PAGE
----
Cut-off from families and relatives back home after a lockdown in Jammu and Kashmir, it was business as usual for Real Kashmir players as they trained hard amid a thick security cover on the eve of their Durand Cup opener against Chennai City.
The government on Monday decided to revoke provisions of Article 370, which gave special status to Jammu and Kashmir.
As a result, telephone networks internet were cut off in the valley with the imposition of section 144 of the Code of Criminal Procedure with thousands of troops patrolling the streets to maintain law and order.
The Real Kashmir players arrived in three batches on Monday evening and it was only after landing did they realise that they couldn't contact their families.
"I've not spoken to my family since I left home. Yes, I'm worried about my family because there has been no communication since landing here," their star player Danish Farooq said at their practice venue here.
"But we are professional footballers. Your mind has to be ready for the match. I'm just being positive," Danish, who trained hard despite a stomach bug, added.
"It won't affect our performance on the pitch. We are just concentrating on tomorrow's match. This is just one day practice and we are preparing hard. We are trying our best to gel on the pitch as fast as we can. Being the first match of the season, we will give our best. Let's just hope to start off with a win tomorrow," said Danish.
The team's only Bengali recruit, midfielder Ritwik Das is worried about the mental state of his team members but added that it has not affected their training.
"Did their body language suggest that they were mentally affected? I don't think so. It was a full intensity training. Yes, it feels sad to see that my friends are not being able to contact their families back home. I really feel sorry them but all our focus on the pitch tomorrow," Das said.
For the Snow Leopards, who narrowly missed the I-League title last season, finishing third behind Chennai and East Bengal in their debut, this was their first day, the first session of the new season.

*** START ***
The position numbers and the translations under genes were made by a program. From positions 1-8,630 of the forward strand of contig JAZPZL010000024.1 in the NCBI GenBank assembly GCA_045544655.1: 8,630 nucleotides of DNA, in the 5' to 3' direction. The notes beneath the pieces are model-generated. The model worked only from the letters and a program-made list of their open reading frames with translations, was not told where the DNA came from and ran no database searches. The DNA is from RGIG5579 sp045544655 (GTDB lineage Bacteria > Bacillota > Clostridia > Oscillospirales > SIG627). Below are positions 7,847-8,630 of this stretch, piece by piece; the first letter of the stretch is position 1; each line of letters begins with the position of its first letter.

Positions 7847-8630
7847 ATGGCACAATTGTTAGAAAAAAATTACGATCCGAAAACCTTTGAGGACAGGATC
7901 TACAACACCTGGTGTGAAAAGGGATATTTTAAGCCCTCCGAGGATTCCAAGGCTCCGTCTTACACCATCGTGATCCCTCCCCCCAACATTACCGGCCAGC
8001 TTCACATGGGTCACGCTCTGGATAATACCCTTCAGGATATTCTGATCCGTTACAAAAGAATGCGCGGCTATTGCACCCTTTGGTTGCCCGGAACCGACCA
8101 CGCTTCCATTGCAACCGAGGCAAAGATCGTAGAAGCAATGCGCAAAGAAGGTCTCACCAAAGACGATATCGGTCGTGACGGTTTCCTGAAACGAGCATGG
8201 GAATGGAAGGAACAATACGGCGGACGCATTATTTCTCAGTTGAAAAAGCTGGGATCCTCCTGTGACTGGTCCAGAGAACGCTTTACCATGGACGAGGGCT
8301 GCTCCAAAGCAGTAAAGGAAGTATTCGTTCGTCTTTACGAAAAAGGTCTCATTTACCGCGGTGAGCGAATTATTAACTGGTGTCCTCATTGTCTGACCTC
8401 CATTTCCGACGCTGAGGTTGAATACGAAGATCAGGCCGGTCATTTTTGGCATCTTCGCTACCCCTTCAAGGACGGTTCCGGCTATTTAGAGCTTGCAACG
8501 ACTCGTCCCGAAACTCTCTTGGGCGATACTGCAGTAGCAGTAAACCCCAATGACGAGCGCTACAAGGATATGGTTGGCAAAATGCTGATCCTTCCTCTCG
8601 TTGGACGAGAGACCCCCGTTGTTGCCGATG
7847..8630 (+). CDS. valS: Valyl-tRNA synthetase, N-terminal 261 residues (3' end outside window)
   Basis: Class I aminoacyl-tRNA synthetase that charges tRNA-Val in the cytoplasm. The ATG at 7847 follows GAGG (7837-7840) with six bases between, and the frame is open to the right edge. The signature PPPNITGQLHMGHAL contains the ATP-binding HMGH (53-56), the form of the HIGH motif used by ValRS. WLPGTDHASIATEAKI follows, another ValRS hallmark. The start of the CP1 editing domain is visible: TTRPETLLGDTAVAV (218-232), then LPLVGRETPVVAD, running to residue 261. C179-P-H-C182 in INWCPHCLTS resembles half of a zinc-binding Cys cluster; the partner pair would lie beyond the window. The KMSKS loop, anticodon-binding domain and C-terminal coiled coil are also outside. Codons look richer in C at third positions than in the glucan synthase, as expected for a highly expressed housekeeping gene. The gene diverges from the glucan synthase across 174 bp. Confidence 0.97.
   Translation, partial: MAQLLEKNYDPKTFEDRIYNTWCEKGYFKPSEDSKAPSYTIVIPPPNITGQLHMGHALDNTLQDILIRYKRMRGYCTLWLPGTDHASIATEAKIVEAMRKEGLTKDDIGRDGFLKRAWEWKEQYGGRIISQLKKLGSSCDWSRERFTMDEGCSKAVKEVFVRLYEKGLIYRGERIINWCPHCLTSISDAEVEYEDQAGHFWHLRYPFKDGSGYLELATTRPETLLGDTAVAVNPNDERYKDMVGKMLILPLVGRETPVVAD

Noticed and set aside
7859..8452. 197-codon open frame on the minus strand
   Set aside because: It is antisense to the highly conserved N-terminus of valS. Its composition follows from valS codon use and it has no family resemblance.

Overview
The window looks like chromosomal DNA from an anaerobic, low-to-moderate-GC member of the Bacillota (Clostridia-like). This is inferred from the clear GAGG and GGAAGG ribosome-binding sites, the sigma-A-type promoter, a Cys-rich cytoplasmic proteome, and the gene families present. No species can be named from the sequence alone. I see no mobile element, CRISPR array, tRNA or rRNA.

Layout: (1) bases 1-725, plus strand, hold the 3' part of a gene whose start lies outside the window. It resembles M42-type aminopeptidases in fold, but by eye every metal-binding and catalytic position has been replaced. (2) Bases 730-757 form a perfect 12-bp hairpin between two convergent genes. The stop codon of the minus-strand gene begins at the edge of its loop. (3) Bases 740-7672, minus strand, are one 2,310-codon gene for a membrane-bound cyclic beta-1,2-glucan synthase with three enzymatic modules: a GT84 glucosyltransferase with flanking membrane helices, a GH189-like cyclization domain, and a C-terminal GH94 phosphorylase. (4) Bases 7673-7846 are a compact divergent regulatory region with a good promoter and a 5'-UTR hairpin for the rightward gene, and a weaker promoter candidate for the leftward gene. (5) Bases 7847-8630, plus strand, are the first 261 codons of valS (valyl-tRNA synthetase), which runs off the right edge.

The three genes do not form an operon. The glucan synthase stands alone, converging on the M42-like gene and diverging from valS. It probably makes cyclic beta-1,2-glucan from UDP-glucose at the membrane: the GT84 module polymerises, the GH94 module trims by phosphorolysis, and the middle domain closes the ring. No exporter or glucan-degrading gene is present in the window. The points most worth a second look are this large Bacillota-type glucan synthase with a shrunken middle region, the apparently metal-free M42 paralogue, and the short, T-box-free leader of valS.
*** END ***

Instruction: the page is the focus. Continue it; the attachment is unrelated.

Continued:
The side has numerous foreign staff with Scot Dave Robertson as the team's coach and Brit Jimmy Lindsay his deputy.
Robertson's son Mason has been the side's key player with his ability to play both as the centre half and a striker, while Scottish winger Kallum Higginbotham has also signed for them this season.
On the current crisis in Kashmir, Robertson said he never faced any issue in his stint spanning two and half years.
"Real Kashmir is all about being against the odds and coming up trumps. I have been saying this. I have been here for two and a half years and I never had an issue. I am from Scotland and I don't need to be here, but I have also got my son here. If I had any concern, I would not be here."
They will face I-League champions CCFC, a team they had beaten twice in their fairytale last season.
The Scot, however, said he's not expecting too much as they would play their first match of the season with fresh legs, having trained this season for the first time here on Tuesday.
"I'm not going to complain. All I want to say is we have to give a good account of ourselves. It's good if we progress, if we don't, we don't. We are not expecting too much. I just want to make sure that we go and compete and give a good account of ourselves and we stay injury-free," the coach said.
One need not get too carried away by pre-season tournaments as it's more about getting back into the groove.
"It's early in the season we are not going to carried away. We have got three games in group stage, it will all about be team bonding, fitness. I'm not looking any further ahead in three games. We will give our best shot, use this as preseason, we still have 10 weeks to kick off the season. So we have to make sure everything is okay."
Accompanying the side, RKFC co-owner and chairman Sandeep Chattoo too echoed the similar sentiments.
"It's a prestigious tournament so all our concentration is on this. That is all are doing. We will never be affected by any situation as far as preparing, playing and competing in a tournament is concerned. We are totally committed to our clubs. I don't think we will be affected by any situation," he said.
On the communication blackout, he said: "I've come here last night. I've had no communication back home. I have no idea about the situation there. What I read in the newspapers is as good as you read. I can't add anything to it."
Chattoo further said I-League is "the league" of the country but in case of a merger with Indian Super League they would not hesitate to play the latter.
"I-League is the league of the country. Our motto is to play the I-League. But if a situation arises, we will have no problem playing in the ISL. Club has to compete in a tournament -- be it I-League or ISL."
He further pointed out that they narrowly missed to win the I-League in their debut despite a match being cancelled.
"We led the table for a long period of time, and came third. It was our first time also. One game did not happen and the most critical game against East Bengal at home did not take place. It really makes a difference. But still we came third so we are proud of our club," he signed off.
Indian Army have deployed additional security forces, while there's full security cover from the West Bengal police, especially for the 29-member RKFC contingent.